A  lovely Little Free Library

People cannot get enough of Little Free Libraries.

The movement started in 2009 in Wisconsin when Todd Bol built a bookcase shaped like a a one-room schoolhouse. Today, there are 25,000 Little Free Libraries. You can buy kits at

At least five new LFLs have been built here in the last month.  The stylish LFL pictured above represents a big commitment.   The owners have  built a brick patio on the edge of the sidewalk and installed a bench painted with phrases like “fairy tale” and “short story.” The basic birdhouse-on-a-stick-style LFL is well-stocked:  recent titles ranging from Women in Love to Ordinary People to Memoirs of a Geisha to The Old Curiosity Shop.  There is a big turnover.

The bench has phrases like

The bench has phrases like “fairy tale” and “short story” painted on it.

Very attractive, isn’t it?  I’d love a Little Free Library, but there are already five in my neighborhood.

A well-stocked library.

A well-stocked library.

Not all are in quite such good shape, though.  On the trail, there is a Little Free Library shaped like a general store.  But it needs donations.

Little Free Library on the  trail

Little Free Library on the trail

The good thing:  most of the books have been taken.  The bad thing:  no one replaces them.

Here is the shelf today.

This one needs to be stocked!

This one needs to be stocked!

Good God!  It needs to be stocked,

Do you want to shop for books in Bloomsbury (London)?  I do.   In the “NB” column  in the July 3 issue of the TLS,  the writer J.C. entertains us with news of new author plaques and bookstores “hidden away”  in Bloomsbury.

J.C. writes :

Across the street from Empson’s old place is Judd Books, specializing in bargain academic, but with remaindered poetry and fiction in dubious abundance. In adjacent Leigh Street resides Collinge & Clarke, with a hint of the Old Curiosity Shop, a place for seekers after private presses, periodicals and rear first editions.

And then he writes about Skoob.  (I have been there.)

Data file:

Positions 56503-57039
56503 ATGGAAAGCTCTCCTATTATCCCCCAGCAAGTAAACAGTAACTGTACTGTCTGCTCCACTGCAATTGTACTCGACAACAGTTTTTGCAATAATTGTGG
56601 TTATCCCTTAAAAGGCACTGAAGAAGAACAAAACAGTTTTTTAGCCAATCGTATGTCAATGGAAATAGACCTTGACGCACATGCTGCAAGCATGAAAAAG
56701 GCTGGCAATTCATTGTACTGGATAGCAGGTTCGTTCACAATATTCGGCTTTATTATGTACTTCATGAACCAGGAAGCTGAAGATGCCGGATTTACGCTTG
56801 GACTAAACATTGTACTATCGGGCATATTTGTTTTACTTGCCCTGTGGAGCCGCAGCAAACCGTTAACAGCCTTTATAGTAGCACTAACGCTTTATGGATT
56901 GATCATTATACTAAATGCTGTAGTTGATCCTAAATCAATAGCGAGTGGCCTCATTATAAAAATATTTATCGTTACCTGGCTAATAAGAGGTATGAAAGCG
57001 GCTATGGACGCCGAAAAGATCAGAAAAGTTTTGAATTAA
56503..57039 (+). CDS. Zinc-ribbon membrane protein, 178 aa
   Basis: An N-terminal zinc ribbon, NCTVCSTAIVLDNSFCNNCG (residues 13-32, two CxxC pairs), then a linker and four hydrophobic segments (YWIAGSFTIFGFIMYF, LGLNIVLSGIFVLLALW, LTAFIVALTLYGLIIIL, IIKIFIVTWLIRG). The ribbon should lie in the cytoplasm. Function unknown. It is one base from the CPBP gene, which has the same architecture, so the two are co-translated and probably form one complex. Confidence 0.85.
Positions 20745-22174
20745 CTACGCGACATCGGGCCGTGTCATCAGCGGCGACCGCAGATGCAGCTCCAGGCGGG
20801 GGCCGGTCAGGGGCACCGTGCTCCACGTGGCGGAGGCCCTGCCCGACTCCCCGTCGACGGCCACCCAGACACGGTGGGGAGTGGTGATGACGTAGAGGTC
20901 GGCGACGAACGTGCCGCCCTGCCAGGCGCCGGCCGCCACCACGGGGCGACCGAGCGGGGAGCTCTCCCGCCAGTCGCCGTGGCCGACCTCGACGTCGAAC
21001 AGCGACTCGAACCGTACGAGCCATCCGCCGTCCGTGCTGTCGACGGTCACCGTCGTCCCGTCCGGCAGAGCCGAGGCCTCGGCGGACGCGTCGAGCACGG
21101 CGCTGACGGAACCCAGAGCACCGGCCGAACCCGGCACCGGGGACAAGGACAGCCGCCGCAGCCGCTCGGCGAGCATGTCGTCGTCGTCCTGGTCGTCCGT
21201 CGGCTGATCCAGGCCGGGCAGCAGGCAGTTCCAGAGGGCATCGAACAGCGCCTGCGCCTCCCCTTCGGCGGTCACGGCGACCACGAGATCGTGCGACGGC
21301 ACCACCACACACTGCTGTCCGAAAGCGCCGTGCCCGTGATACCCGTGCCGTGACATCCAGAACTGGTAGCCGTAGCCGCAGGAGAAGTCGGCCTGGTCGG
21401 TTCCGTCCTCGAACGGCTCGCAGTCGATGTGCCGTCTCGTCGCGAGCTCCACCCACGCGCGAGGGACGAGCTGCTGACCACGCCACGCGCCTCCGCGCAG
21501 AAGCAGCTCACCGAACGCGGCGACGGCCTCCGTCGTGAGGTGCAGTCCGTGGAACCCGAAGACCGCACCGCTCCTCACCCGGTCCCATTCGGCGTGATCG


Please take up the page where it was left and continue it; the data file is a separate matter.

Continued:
Here are the overflowing shelves, the arcane subject headings, the musty smell, the foreign languages on the floor, the grumpy staff—so much a feature of Skoob that we’d take offense at a warm welcome—the piano we’ve never heard played.

Booksellers are often so grumpy!  In Jonathan Lethem’s hilarious story, “The King of Sentences,” two pretentious bookstore clerks (who snub their customers, as bookstore clerks do everywhere) try to write perfect sentences and stalk a reclusive writer they call the King of Sentences.  (The story is in Lethem’s new book, Lucky Alan and Other Stories.)

J.C.’s excellent column in the TLS is unfortunately not available free online, but you can buy a copy or read it at your local library.  And here is a link to the TLS website.

Jo Walton’s What Makes This Book So Great

What Makes This Book So Great Jo Walton 51nh5hxMgRL._SY344_BO1,204,203,200_Jo Walton’s What Makes This Book So Great has won the Locus Award for Best Non-Fiction.

This lively book, subtitled “Re-Reading the Classics of Science Fiction and Fantasy,” is the best book I have read on rereading.  In these short essays, originally a series of blog posts she wrote for, she not only analyzes yhe greatest SF and fantasy books, but also where Doris Lessing goes wrong  (Shikasta) and where Michael Chabon goes right (The Yiddish Policemen’s Union).

And she has introduced me to the stunning Argentine writer Angelica Gorodischer, whose elegant novel Kalpa Imperial, translated by Ursula K. Le Guin, she compares to the work of Borges and Le Guin.  I had never heard of Gorodischer.

…it isn’t exactly fantasy–there isn’t any real magic.  It’s the history of an empire that never was.  A Lot of time passes.  Dynasties rise and fall.  Even the empire falls and is reborn.  We have all tech levels from nomadic hunters to planes and cars, not necessarily in a sequence you’d expect.  A number of the individual stories have the story nature, but some of them are interesting in the non-fiction way.  They don’t relate a history so much as a series of vignettes, so that they echo, in a macro-structure way, this amazing style that evokes by listing and naming.

The quotes from Gordischer’s novel are beautiful.  And I like to support small presses. (It is published by Small Beer Press).

Walton recommends many novels she thinks should be SF classics but says no one reads (among them Candas Jane Dorsey’s Black Wine and Robert Reed’s An Exaltation of Larks, which I’ve added to my TBR list).

She eccentrically speculates that George Eliot would have made a brilliant science fiction writer.

And all you readers will laugh at her thoughts on rereading. In “Why I Re-read,” she begins,

There are two kinds of people in the world, those who ree-read and those who don’t.  No, don’t be silly, there are far more than two kinds of people in the world.  There are even people who don’t read at all.  (What do they think about on buses?) But there are two kinds of readers in the world, though, those who re-read and those who don’t.  Sometimes people who don’t reread look at me oddly when I mention that I do.  “There are so many books,” they say,” and so little time.  If I live to be a mere Methuselah of 800, and read a book a week for 800 years, I will only have the chance to read 40,000 books, and my readpile is already 90,000 and starting to topple!  If I re-read, why, I’ll never get through the new ones.”